Friday, June 3, 2011
Tips to Help You Caddie Better
A reader e-mailed me saying he was caddying for a buddy of his in a U.S. Open sectional qualifier on Monday, and wanted to know if I had any tips for him so he looked less stupid out with the pros. I figured this would make a lot better post than e-mail, so Josh, I hope this helps you out.
As some of you might know, I spent a summer caddying at St. Andrews, and have carried the bag in multiple LPGA events over the years for both Erica Blasberg and Irene Cho. As a caddie, I've missed only one cut (by a shot!). So, #humblebrag, I'm not exactly saying I'm great at this thing, but both playing and caddying has helped me pick out a few pointers. Here we go ...
Don't Be Nervous -- Well, that's crazy, right? You're going to be nervous the first time you're looping the bag for someone, but one of the early rules you must remember is, you're not playing! This isn't about you, it's about the person you're looping for, so showing that you're nervous is only going to get in the mind of the player. If you are a little skittish, keep it to yourself, and just act like you've been there before.
Follow The Lead -- Most likely, a person caddying in your group has done it before, or has more experience than you. Like a first-timer at the gym, it never hurts to just watch what they're doing. Stand on the same side of the tee as them. Walk when they walk. It's easy to let a veteran take the lead and make yourself look professional in the meantime.
Don't Be Allergic to Graphite -- This is a term a lot of the pro caddies use when a newcomer is scared to take the pin. If your player is the first up to putt, take the flag out, making sure you don't step in anyones line or through-line (the two feet past the pin that someone might miss it from if they roll their birdie putt past). Also, if another caddie has the pin, and their player putts out, go snag it from them. Always remember - last in tends the pin, meaning, if your player is the last to putt, you should be holding the flag.
A funny side-story - a few years back I was in a Byron Nelson qualifier, and one of my best friends from Texas offered to caddie for me. He was an athlete, and a golfer, but not much of one, but he made me comfortable and I figured it would be fun if nothing else to have him loop. On the second hole, I had about a 40-footer up the hill, and I asked him to tend the flag for me. Puzzled, my friend calmly walked over, yanked the flag out, and walked off the green. I was too amused to tell him what to do, so I slapped the putt up there in the direction of the hole and made par. I explained to him after what exactly "tend the flag" meant. Now he knows.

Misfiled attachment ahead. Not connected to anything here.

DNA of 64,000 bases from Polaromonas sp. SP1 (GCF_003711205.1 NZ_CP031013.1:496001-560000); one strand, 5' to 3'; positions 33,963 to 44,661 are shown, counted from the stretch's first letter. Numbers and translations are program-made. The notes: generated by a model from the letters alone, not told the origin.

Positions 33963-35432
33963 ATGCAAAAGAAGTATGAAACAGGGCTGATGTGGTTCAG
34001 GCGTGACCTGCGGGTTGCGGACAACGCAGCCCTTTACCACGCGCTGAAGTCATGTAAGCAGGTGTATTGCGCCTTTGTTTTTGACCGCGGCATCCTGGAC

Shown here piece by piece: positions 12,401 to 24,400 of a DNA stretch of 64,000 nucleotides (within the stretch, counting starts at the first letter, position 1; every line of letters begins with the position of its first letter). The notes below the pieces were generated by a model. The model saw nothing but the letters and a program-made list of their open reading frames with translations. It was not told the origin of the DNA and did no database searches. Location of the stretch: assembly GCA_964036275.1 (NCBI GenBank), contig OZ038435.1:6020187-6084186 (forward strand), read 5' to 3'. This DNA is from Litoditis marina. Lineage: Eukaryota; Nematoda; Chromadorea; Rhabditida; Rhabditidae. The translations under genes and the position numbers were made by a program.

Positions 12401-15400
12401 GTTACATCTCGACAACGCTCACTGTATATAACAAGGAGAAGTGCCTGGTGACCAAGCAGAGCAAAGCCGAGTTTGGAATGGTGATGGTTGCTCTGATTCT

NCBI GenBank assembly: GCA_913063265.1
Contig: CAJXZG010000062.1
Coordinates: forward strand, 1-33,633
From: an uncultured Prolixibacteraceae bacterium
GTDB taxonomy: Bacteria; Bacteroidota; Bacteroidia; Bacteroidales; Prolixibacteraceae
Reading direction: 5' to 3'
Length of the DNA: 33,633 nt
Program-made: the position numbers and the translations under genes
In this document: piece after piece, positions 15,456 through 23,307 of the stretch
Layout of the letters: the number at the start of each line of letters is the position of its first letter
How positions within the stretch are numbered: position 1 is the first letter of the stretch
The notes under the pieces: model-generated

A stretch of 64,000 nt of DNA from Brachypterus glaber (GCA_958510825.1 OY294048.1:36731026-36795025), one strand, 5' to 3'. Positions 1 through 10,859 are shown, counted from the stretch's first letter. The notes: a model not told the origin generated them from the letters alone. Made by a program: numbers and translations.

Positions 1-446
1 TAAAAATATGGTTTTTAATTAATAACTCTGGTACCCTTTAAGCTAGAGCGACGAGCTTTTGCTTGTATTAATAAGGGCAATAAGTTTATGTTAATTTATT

Don't Stand in Sight -- It's easy to avoid putting lines on the green, but it's tougher to keep up with where you should be standing; easy rule of thumb - don't stand where someone can see you, or you can be a distraction, and hang out in the shadows if possible.
Help When Asked -- If someone asks you for help on a yardage or a club or a line, do it, but don't unless they ask. Most players at this caliber know their game way better than you ever will, so adding advice will only confuse them or hurt their confidence. Again, you're a helper, just trying to make them as comfortable as possible.
Never Be Negative -- I learned this one from one of those golf books, but you never want to say something negative, or bring something up that will put fear in your player's head. When you say "don't hit it in the water," the mind doesn't register that, it just hears "hit it in water," so if there is danger left, tell your player, "a good miss here is just a little right," and then assure them of the shot.
Another side-story -- I was playing in a qualifier once and my caddie was a good friend. All he did all day was talk negatively, to a point that I had to say something. He would talk about "how hard this hole is," or "man that's a tough chip," when we got up to the ball. It really does throw people off.
Have Fun With Your Friend -- While you aren't the player, you got picked for a reason. Either you're smart or calm or you make the person laugh, and all of those things are good. Have fun when you can, and it'll loosen up your golfer.
Wear Running Shoes -- I once saw a guy at a LPGA event try to caddie in Vans. This isn't a good idea. Wear comfortable running or walking shoes, and never golf shoes. You don't want to be "that guy."